8. Baxter, Marianne & Stockman, Alan C., 1989. "Business cycles and the exchange-rate regime : Some international evidence," Journal of Monetary Economics, Elsevier, vol. 23(3), pages 377-400, May.
  9. Charles Engel, 1991. "Is real exchange rate variability caused by relative price changes? An empirical investigation," Research Working Paper 91-02, Federal Reserve Bank of Kansas City.
  10. Lucas, Robert Jr., 1990. "Liquidity and interest rates," Journal of Economic Theory, Elsevier, vol. 50(2), pages 237-264, April.
  11. Huizinga, John, 1987. "An empirical investigation of the long-run behavior of real exchange rates," Carnegie-Rochester Conference Series on Public Policy, Elsevier, vol. 27(1), pages 149-214, January.
  12. Alan C. Stockman, 1988. "Real Exchange Rate Variability under Pegged and Floating Nominal Exchange Rate Systems: An Equilibrium Theory," NBER Working Papers 2565, National Bureau of Economic Research, Inc.
  13. Alan C. Stockman, 1992. "International Transmission Under Bretton Woods," NBER Working Papers 4127, National Bureau of Economic Research, Inc.
  14. Lucas, Robert Jr., 1982. "Interest rates and currency prices in a two-country world," Journal of Monetary Economics, Elsevier, vol. 10(3), pages 335-359.
  15. Dornbusch, Rudiger, 1976. "Expectations and Exchange Rate Dynamics," Journal of Political Economy, University of Chicago Press, vol. 84(6), pages 1161-76, December.
  16. Stockman, Alan C. & Stockman, Alan C., 1983. "Real exchange rates under alternative nominal exchange-rate systems," Journal of International Money and Finance, Elsevier, vol. 2(2), pages 147-166, August.
  17. Svensson, Lars E O, 1986. "Sticky Goods Prices, Flexible Asset Prices, Monopolistic Competition, and Monetary Policy," Review of Economic Studies, Wiley Blackwell, vol. 53(3), pages 385-405, July.
  18. Grossman, Sanford & Weiss, Laurence, 1983. "A Transactions-Based Model of the Monetary Transmission Mechanism," American Economic Review, American Economic Association, vol. 73(5), pages 871-80, December.
  19. Mussa, Michael, 1982. "A Model of Exchange Rate Dynamics," Journal of Political Economy, University of Chicago Press, vol. 90(1), pages 74-104, February.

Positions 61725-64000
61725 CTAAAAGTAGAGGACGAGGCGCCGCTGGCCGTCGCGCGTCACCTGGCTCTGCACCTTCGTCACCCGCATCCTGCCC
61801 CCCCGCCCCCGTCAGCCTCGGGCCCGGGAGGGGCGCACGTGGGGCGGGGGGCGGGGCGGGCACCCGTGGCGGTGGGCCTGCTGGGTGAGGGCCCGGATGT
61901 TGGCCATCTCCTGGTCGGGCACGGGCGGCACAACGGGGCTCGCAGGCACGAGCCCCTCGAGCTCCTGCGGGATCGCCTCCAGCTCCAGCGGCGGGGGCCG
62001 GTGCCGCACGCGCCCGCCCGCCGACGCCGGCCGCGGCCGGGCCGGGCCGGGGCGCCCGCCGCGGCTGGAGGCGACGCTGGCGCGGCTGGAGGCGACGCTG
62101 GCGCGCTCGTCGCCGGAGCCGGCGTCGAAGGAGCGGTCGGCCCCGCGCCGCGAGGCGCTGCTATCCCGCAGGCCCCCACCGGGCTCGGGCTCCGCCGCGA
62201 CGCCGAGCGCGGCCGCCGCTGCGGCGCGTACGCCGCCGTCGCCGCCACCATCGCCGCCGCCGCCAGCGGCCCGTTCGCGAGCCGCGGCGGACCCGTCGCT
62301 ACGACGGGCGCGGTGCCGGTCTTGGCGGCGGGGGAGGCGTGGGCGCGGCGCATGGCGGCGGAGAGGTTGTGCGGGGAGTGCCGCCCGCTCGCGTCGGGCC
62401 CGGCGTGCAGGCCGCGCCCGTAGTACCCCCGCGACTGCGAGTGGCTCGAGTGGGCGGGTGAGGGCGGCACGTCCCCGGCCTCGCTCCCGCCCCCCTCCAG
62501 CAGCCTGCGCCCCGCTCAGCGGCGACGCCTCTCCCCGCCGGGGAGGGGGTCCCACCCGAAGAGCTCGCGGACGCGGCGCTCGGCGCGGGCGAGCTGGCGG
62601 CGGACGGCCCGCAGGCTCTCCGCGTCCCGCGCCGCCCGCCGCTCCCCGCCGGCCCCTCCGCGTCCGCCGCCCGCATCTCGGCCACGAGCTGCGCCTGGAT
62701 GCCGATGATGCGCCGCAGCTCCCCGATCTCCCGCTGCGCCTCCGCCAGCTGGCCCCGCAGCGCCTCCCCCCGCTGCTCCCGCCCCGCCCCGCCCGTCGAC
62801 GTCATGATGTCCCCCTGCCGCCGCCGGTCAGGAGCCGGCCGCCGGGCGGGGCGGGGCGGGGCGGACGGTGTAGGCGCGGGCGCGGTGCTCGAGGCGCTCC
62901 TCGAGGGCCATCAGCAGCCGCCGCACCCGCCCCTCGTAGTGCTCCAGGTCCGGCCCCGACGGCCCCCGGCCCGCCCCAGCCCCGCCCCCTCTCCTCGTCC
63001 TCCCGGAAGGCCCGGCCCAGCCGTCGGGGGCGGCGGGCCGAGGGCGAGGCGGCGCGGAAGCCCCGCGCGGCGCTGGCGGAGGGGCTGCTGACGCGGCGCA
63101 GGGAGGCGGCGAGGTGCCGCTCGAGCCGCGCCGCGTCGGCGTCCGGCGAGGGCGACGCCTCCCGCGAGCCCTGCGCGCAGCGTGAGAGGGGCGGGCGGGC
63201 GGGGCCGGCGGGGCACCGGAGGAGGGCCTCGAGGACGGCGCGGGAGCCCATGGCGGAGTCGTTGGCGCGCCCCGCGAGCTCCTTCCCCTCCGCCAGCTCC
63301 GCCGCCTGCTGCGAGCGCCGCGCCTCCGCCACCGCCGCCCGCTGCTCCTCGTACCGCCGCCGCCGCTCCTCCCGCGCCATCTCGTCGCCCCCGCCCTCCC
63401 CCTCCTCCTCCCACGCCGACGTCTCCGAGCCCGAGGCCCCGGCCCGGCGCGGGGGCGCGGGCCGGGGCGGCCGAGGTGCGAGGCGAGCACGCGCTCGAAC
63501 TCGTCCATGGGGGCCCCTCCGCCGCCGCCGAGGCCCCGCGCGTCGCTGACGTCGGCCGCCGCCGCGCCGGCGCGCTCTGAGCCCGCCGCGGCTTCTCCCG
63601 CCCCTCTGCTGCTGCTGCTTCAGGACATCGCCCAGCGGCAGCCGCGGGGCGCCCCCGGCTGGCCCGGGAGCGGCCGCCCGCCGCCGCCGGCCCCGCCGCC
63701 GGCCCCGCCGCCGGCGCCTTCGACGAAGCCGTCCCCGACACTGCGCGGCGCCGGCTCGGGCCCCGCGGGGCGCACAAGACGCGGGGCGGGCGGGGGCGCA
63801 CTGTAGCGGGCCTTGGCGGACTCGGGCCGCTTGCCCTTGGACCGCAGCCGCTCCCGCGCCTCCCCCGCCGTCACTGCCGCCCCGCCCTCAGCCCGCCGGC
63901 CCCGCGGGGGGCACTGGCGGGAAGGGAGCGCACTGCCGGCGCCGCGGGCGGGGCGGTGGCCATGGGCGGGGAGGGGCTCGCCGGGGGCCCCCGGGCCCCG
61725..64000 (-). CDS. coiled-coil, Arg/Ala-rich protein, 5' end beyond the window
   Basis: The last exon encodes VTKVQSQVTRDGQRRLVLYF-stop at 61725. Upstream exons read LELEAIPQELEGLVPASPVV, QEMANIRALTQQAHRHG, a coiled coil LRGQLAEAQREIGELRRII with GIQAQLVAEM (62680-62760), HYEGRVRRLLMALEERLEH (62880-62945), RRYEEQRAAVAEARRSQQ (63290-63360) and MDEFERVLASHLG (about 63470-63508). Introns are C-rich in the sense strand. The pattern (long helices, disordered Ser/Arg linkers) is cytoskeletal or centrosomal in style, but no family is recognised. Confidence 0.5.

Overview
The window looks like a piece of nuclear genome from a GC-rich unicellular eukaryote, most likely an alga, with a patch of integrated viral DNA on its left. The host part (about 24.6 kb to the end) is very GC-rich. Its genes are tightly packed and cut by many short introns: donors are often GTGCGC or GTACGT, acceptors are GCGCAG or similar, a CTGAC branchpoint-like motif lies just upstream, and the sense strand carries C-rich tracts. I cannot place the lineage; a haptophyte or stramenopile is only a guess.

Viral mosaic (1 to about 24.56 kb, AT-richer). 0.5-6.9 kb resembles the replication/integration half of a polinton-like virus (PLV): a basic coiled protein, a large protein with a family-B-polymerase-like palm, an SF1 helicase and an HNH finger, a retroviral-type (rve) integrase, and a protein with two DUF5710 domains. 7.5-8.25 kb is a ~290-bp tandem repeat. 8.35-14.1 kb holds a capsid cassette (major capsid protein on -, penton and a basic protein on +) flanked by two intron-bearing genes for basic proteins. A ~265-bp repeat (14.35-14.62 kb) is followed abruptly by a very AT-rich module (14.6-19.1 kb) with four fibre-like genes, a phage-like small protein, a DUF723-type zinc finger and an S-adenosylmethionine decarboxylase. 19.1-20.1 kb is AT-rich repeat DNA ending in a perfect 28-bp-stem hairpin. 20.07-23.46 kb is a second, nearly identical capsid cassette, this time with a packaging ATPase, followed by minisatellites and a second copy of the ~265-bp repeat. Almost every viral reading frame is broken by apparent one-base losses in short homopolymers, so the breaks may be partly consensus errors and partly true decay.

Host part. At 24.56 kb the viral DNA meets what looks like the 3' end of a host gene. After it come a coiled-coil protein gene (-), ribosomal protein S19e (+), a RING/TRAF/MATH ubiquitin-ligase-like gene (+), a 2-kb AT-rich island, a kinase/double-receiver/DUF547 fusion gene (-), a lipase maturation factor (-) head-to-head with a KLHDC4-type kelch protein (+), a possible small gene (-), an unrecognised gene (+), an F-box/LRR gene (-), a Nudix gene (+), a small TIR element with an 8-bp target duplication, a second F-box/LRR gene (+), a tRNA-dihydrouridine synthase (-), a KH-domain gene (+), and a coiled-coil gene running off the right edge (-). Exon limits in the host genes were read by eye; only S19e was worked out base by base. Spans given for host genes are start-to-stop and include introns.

Full references (including those not matched with items on IDEAS)

This item is not listed on Wikipedia, on a reading list or among the top items on IDEAS.

When requesting a correction, please mention this item's handle: RePEc:roc:rocher:361. See general information about how to correct material in RePEc.

For technical questions regarding this item, or to correct its authors, title, abstract, bibliographic or download information, contact: (Richard DiSalvo)

If you have authored this item and are not yet registered with RePEc, we encourage you to do it here. This allows to link your profile to this item. It also allows you to accept potential citations to this item that we are uncertain about.

If references are entirely missing, you can add them using this form.

If the full references list an item that is present in RePEc, but the system did not link to it, you can help with this form.

If you know of missing items citing this one, you can help us creating those links by adding the relevant references in the same way as above, for each refering item. If you are a registered author of this item, you may also want to check the "citations" tab in your profile, as there may be some citations waiting for confirmation.

Please note that corrections may take a couple of weeks to filter through the various RePEc services.

This information is provided to you by IDEAS at the Research Division of the Federal Reserve Bank of St. Louis using RePEc data.